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Workers Compensation Law Discussion

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Postby Delmont » Thu Dec 01, 2016 1:16 am

Hi. I am a little confused about what my husband's orthopedic doctor said about his injury.  He went to the ER after falling on his hand...the ER doctor at first said he saw no sign of fracture.  Then he came back a few minutes later and said he saw a chip fracture. They put him in splint and referred him to and orthopedic surgeon. The ortho doctor took more xrays three days after the injury and the diagnosis was "questionable hairline fracture of the scaphoid waist". He showed us what he was seeing on the xray, but said he wasn't sure if it is a fracture. They put him in a cast and said to come back for more xrays in two weeks.  He said if there is still sign of a fracture, it will be treated as such...and if there is no more sign of fracture, it will be treated as a sprain.

I do understand that scaphoid fractures do not always show up on xrays right away. I'm just wondering if it is possible for there to be a "questionable" hairline fracture, and then two weeks later the xrays show NO fracture. What could be showing up on the xray at this time if there is not a fracture?  

Also, is a hairline fracture at the scaphoid waist treated any different than a complete break? Would he still need to be treated in a cast?

Thank you!

ANSWER: Debi,

You're husband is being treated appropriately. Unless there is a clear or obvious fracture(fx) these injuries can be difficult to diagnose...so, what you do is treat it LIKE it is fractured then you are covered. You have the pt come back in 2-3 wks for xrays to see if there is any "fluff" at the questionable fx site on the repeat xray, this is decalcification around the fx line...if so it means it was fx'd and your bone is healing...if not then it was not fx'd. If it is still not clear and he is still in pain and has swelling they may could get a bone scan of the wrist.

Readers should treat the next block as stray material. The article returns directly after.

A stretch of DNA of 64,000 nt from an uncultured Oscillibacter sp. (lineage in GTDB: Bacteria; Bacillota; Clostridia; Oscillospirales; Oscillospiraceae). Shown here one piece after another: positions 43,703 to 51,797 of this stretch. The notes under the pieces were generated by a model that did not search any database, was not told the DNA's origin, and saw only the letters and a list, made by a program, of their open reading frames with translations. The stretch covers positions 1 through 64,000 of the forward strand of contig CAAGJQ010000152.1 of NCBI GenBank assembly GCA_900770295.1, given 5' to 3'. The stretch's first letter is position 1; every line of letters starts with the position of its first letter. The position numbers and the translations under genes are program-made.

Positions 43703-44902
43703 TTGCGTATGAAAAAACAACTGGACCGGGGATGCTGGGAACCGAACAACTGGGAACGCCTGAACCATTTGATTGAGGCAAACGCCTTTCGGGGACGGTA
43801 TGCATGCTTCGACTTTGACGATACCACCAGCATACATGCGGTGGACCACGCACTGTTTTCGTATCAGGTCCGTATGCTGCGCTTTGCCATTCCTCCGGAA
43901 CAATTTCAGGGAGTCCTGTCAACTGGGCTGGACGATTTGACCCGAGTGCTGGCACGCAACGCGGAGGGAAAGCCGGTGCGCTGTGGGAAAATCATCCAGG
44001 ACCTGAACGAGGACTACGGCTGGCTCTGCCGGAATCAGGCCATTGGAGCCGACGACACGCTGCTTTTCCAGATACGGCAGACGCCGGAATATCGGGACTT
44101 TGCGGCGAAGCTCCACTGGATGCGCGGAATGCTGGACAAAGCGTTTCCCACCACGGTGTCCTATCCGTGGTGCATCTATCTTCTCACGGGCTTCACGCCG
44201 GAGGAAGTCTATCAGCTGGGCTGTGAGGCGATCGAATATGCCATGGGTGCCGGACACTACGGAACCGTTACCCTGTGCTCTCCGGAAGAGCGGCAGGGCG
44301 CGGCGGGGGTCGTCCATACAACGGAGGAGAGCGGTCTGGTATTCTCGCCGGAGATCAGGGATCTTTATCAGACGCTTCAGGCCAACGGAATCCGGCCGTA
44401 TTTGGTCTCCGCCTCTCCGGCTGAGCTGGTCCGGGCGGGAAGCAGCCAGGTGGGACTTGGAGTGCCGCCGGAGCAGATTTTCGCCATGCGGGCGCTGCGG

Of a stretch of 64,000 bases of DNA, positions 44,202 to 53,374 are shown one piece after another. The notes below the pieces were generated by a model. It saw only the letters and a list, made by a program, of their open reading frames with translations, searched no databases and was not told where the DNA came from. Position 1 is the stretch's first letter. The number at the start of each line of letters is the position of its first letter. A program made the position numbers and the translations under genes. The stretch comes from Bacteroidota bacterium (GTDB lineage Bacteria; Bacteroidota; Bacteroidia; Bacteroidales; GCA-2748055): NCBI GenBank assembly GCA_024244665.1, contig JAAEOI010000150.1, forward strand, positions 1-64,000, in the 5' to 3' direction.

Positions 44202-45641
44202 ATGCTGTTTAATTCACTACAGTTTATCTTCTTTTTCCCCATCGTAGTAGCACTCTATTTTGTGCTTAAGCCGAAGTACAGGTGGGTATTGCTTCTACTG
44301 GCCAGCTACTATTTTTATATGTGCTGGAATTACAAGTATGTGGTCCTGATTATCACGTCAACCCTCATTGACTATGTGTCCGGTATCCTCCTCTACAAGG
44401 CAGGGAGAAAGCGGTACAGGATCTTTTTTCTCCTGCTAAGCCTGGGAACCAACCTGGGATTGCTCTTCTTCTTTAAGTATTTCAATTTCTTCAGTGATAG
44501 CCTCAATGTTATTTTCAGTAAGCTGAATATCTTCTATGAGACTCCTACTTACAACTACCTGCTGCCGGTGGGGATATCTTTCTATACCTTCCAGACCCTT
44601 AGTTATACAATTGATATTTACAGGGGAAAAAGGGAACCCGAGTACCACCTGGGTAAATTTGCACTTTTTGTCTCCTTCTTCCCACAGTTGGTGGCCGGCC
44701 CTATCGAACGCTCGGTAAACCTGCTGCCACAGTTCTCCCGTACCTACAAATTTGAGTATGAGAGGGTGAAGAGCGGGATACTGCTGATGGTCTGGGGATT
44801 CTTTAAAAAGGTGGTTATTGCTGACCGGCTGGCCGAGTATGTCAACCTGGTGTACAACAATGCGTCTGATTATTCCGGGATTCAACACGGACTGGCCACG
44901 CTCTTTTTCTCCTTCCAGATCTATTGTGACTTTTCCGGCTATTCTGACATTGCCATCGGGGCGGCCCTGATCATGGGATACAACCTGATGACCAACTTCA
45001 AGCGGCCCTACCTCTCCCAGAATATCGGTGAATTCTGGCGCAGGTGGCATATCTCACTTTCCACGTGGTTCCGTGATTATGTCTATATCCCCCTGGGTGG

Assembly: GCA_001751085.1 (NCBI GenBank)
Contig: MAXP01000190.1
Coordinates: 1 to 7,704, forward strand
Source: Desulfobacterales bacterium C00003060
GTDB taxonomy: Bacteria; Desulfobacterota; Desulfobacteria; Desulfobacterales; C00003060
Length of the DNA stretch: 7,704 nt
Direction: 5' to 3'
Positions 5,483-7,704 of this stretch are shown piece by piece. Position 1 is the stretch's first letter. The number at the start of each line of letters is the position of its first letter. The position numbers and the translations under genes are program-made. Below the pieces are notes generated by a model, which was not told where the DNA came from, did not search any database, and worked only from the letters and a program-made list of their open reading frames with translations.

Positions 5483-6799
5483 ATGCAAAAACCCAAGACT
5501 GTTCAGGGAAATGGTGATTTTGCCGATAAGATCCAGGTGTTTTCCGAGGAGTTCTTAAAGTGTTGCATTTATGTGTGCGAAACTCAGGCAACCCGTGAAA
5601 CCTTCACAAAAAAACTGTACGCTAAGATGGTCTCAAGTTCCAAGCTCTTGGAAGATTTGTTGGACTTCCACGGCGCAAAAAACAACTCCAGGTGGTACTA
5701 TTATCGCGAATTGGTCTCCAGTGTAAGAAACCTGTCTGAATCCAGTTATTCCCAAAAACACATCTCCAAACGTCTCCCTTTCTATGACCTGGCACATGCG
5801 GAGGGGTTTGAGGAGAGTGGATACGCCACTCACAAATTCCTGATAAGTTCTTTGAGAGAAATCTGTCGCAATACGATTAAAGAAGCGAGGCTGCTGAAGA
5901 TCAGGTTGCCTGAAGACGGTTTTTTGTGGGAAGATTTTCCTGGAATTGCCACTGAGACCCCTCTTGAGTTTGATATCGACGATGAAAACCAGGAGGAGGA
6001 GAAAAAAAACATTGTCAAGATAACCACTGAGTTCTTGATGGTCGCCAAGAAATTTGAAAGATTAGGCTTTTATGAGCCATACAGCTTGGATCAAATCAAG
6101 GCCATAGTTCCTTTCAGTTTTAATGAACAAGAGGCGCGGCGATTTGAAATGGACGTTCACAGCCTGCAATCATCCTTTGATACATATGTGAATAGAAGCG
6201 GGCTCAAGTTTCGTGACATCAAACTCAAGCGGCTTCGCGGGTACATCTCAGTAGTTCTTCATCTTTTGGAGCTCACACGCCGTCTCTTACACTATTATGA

The blood supply for this bone enters through the topside of the bone, so if a fx occurs at the mid-portion or waist, then the blood supply at the bottom of the bone may be compromised(ie doesn't get enough blood) and that portion of the bone dies..called avascular necrosis. I would say that a ?hairline fx at the waist has an excellent prognosis for 100% recovery. If you had a complete break and or these pieces were displaced(not in line with each other)...these are the types of scaphoid fx's that may not do well...where the bones don't grow back together and blood supply is damaged.

---------- FOLLOW-UP ----------

Thank you for your answer. It did clear some questions up for us. Yet there are two questions that I can't quite get anyone to answer for me. First off, I understand that there is often NO sign of fracture in initial xrays, and that scaphoid fractures will often show up in later films.  But is it common for there to be some signs of fracture in initial xrays, and then have NO sign of fracture in subsequent xrays taken two weeks later?(It seems sort of like a backwards scenario...). If he goes back and there is no fracture, then what is it that the ortho could be seeing there right now?

And secondly, are hairline fractures of the scaphoid waist treated in the same way a complete break would be treated -which from what I understand would be several weeks in a cast, short or full arm?

Thanks again, I really appreciate you taking the time to help shed a little light on this for us! I know these questions could be answered better by his own doctor, but I have been unable to reach him.  
Delmont
 
Posts: 34
Joined: Wed Apr 09, 2014 11:00 pm

Thanks For Your Reply....

Postby emmanuil54 » Thu Dec 01, 2016 12:45 pm

Hi. I am a little confused about what my husband's orthopedic doctor said about his injury.  He went to the ER after falling on his hand...the ER doctor at first said he saw no sign of fracture.  Then he came back a few minutes later and said he saw a chip fracture. They put him in splint and referred him to and orthopedic surgeon. The ortho doctor took more xrays three days after the injury and the diagnosis was "questionable hairline fracture of the scaphoid waist". He showed us what he was seeing on the xray, but said he wasn't sure if it is a fracture. They put him in a cast and said to come back for more xrays in two weeks.  He said if there is still sign of a fracture, it will be treated as such...and if there is no more sign of fracture, it will be treated as a sprain.